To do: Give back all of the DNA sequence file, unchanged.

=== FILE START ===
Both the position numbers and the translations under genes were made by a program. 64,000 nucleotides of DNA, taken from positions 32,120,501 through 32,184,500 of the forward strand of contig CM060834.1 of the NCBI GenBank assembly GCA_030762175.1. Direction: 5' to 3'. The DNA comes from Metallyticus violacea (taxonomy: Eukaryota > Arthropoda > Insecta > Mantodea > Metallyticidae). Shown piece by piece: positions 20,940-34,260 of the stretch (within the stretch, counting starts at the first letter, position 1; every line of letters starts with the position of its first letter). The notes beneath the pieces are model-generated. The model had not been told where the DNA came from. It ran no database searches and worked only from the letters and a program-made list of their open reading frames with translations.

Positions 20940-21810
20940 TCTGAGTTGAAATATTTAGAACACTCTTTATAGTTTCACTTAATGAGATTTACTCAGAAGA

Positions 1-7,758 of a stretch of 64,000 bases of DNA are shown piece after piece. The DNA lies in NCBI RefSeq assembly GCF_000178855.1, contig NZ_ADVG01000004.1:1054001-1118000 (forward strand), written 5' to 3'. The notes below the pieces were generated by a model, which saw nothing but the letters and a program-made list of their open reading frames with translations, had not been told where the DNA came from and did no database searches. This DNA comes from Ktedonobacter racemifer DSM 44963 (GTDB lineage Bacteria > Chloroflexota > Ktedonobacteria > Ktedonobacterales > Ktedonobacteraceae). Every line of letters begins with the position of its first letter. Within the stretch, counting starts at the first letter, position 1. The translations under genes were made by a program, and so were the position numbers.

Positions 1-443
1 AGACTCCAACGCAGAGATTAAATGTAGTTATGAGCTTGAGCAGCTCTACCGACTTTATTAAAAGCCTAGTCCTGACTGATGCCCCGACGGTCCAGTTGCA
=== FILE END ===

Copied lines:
Both the position numbers and the translations under genes were made by a program. 64,000 nucleotides of DNA, taken from positions 32,120,501 through 32,184,500 of the forward strand of contig CM060834.1 of the NCBI GenBank assembly GCA_030762175.1. Direction: 5' to 3'. The DNA comes from Metallyticus violacea (taxonomy: Eukaryota > Arthropoda > Insecta > Mantodea > Metallyticidae). Shown piece by piece: positions 20,940-34,260 of the stretch (within the stretch, counting starts at the first letter, position 1; every line of letters starts with the position of its first letter). The notes beneath the pieces are model-generated. The model had not been told where the DNA came from. It ran no database searches and worked only from the letters and a program-made list of their open reading frames with translations.

Positions 20940-21810
20940 TCTGAGTTGAAATATTTAGAACACTCTTTATAGTTTCACTTAATGAGATTTACTCAGAAGA

Positions 1-7,758 of a stretch of 64,000 bases of DNA are shown piece after piece. The DNA lies in NCBI RefSeq assembly GCF_000178855.1, contig NZ_ADVG01000004.1:1054001-1118000 (forward strand), written 5' to 3'. The notes below the pieces were generated by a model, which saw nothing but the letters and a program-made list of their open reading frames with translations, had not been told where the DNA came from and did no database searches. This DNA comes from Ktedonobacter racemifer DSM 44963 (GTDB lineage Bacteria > Chloroflexota > Ktedonobacteria > Ktedonobacterales > Ktedonobacteraceae). Every line of letters begins with the position of its first letter. Within the stretch, counting starts at the first letter, position 1. The translations under genes were made by a program, and so were the position numbers.

Positions 1-443
1 AGACTCCAACGCAGAGATTAAATGTAGTTATGAGCTTGAGCAGCTCTACCGACTTTATTAAAAGCCTAGTCCTGACTGATGCCCCGACGGTCCAGTTGCA